9. New tank up and running, and all inhabitants looking happy and healthy, and busy exploring their new home :happy2: pH a bit high (7.2, usually 6.6-6.8 ), but doesn't seem to be bothering the fish - they're all active and have good colour. I'll keep an eye on it. So far I'm pretty impressed with new tank (Ecostyle61) I'll post some pics when I get a chance. Surprise of the day was finding an incy wincy (<5mm) baby panda cory when we were removing all the gravel :love:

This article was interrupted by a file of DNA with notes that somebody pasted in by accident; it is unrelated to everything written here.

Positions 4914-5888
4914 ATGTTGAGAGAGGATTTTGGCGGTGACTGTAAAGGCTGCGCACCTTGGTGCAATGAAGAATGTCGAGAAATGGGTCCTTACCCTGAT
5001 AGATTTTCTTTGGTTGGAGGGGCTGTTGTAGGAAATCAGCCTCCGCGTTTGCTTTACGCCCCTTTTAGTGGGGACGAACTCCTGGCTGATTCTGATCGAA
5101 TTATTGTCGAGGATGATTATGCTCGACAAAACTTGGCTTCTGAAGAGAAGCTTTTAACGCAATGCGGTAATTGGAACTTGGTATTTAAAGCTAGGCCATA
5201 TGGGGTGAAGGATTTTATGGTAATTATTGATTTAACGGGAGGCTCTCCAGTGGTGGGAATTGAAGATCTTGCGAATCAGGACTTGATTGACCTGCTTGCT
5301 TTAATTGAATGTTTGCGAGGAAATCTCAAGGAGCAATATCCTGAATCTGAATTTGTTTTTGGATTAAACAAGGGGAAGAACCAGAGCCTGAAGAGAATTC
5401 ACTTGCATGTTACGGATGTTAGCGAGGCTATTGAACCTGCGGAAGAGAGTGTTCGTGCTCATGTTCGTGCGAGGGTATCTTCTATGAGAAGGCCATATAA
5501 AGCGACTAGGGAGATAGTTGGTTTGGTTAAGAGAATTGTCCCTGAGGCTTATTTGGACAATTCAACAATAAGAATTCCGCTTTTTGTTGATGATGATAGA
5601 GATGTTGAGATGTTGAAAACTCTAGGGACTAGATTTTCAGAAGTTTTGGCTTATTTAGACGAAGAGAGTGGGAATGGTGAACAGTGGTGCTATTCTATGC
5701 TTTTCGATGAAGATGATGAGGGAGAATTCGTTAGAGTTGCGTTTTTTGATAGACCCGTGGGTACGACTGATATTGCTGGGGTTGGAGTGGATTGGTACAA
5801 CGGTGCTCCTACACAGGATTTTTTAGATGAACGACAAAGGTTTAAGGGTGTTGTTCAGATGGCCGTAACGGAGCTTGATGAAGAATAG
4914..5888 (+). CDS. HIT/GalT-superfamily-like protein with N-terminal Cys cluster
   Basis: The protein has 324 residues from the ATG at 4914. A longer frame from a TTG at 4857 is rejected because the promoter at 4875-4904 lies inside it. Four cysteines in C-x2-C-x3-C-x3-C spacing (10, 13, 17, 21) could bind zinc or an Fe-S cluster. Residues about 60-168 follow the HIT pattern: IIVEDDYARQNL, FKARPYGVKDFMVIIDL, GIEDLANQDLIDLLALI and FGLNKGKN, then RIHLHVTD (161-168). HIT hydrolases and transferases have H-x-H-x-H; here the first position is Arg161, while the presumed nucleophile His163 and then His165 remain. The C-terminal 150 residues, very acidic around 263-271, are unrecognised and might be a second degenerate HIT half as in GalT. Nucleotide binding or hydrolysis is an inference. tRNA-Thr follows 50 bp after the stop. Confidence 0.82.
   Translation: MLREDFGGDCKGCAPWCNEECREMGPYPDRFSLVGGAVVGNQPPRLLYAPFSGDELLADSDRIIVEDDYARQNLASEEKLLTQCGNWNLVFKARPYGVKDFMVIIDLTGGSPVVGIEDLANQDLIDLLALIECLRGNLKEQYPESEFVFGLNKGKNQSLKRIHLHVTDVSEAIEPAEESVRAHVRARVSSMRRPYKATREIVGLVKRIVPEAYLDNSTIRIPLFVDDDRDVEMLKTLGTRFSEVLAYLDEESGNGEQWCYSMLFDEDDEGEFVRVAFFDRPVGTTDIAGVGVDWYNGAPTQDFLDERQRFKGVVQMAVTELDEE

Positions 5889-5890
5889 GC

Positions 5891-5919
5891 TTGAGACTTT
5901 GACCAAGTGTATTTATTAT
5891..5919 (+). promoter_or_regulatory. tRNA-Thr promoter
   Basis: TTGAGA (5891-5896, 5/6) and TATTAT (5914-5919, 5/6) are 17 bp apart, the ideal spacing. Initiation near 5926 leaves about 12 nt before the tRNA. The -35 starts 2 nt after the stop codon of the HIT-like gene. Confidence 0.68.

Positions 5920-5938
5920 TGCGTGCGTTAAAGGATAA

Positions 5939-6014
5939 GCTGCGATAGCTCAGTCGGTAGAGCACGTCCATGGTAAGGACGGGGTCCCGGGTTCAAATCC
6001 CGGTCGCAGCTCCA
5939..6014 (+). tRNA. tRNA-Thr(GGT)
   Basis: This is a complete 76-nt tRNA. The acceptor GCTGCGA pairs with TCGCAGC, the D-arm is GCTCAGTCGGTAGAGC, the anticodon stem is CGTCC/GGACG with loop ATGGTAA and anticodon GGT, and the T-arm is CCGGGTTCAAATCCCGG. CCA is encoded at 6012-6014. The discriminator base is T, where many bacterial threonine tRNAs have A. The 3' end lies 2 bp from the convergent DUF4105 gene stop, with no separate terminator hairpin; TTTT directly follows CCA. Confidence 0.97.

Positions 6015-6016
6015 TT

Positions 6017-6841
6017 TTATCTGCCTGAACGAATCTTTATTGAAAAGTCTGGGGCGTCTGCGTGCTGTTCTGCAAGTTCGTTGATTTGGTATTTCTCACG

10. On Saturday I'm hoping to finally set up the Ecostyle tank I was given last Christmas, but I have a couple of questions before I do so. 1) I'll be transferring plants, wood and gravel from our old tank - which has a not insignificant amount of BBA. I can boil the gravel and wood and I'll cut off any visible BBA from the plants, but I realise I won't get it all. In the new tank, I'll be dosing with Flourish Excel - am I right in thinking that this will help prevent too much BBA? I'm pretty certain it has taken hold in the old tank in spots where there isn't enough water movement, so I'm hoping the new filter creates fewer dead spots. 2) Is there any point putting the new filter media in the old tank now, or is a day not going to be long enough to get bacteria started? I'll be using the old filter media as well, so I'm not anticipating an ammonia spike, so it's probably not that important? 3) I'm imagining it could be quite a long process to empty one tank, boil gravel and wood, trim plants, shift old and new tanks, aquascape and refill the tank. Will the fish be ok in buckets and, if so, for how long? 4) Is it necessary to check a brand new tank for leaks before setting it up? Thanks in advance for any help you can give. I'm looking forward to setting up a new tank, but the thing I'm most excited about is finally finding out how many panda cories we have - I saw another baby just today!